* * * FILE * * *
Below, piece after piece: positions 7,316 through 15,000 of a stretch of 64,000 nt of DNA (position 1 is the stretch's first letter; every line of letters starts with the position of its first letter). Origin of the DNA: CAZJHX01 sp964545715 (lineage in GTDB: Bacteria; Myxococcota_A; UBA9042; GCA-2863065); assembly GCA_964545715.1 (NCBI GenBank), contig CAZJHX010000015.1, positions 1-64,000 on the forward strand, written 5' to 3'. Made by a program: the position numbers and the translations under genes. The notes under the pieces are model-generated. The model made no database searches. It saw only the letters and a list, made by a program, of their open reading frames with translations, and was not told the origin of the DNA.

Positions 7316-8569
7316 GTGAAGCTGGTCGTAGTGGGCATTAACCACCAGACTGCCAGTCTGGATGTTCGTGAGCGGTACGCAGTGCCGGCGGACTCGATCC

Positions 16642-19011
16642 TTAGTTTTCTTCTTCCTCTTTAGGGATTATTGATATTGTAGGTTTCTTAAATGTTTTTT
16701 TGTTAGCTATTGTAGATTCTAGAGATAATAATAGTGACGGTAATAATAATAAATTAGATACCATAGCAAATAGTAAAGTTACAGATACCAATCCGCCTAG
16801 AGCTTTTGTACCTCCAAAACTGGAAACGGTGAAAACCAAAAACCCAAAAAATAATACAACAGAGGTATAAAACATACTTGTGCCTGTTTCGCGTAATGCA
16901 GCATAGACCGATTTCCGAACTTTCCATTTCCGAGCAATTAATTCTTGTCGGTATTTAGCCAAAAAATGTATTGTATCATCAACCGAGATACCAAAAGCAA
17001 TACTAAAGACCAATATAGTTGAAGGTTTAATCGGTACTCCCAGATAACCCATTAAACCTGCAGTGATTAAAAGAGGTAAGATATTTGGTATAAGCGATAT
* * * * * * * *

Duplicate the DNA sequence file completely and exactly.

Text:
Below, piece after piece: positions 7,316 through 15,000 of a stretch of 64,000 nt of DNA (position 1 is the stretch's first letter; every line of letters starts with the position of its first letter). Origin of the DNA: CAZJHX01 sp964545715 (lineage in GTDB: Bacteria; Myxococcota_A; UBA9042; GCA-2863065); assembly GCA_964545715.1 (NCBI GenBank), contig CAZJHX010000015.1, positions 1-64,000 on the forward strand, written 5' to 3'. Made by a program: the position numbers and the translations under genes. The notes under the pieces are model-generated. The model made no database searches. It saw only the letters and a list, made by a program, of their open reading frames with translations, and was not told the origin of the DNA.

Positions 7316-8569
7316 GTGAAGCTGGTCGTAGTGGGCATTAACCACCAGACTGCCAGTCTGGATGTTCGTGAGCGGTACGCAGTGCCGGCGGACTCGATCC

Positions 16642-19011
16642 TTAGTTTTCTTCTTCCTCTTTAGGGATTATTGATATTGTAGGTTTCTTAAATGTTTTTT
16701 TGTTAGCTATTGTAGATTCTAGAGATAATAATAGTGACGGTAATAATAATAAATTAGATACCATAGCAAATAGTAAAGTTACAGATACCAATCCGCCTAG
16801 AGCTTTTGTACCTCCAAAACTGGAAACGGTGAAAACCAAAAACCCAAAAAATAATACAACAGAGGTATAAAACATACTTGTGCCTGTTTCGCGTAATGCA
16901 GCATAGACCGATTTCCGAACTTTCCATTTCCGAGCAATTAATTCTTGTCGGTATTTAGCCAAAAAATGTATTGTATCATCAACCGAGATACCAAAAGCAA
17001 TACTAAAGACCAATATAGTTGAAGGTTTAATCGGTACTCCCAGATAACCCATTAAACCTGCAGTGATTAAAAGAGGTAAGATATTTGGTATAAGCGATAT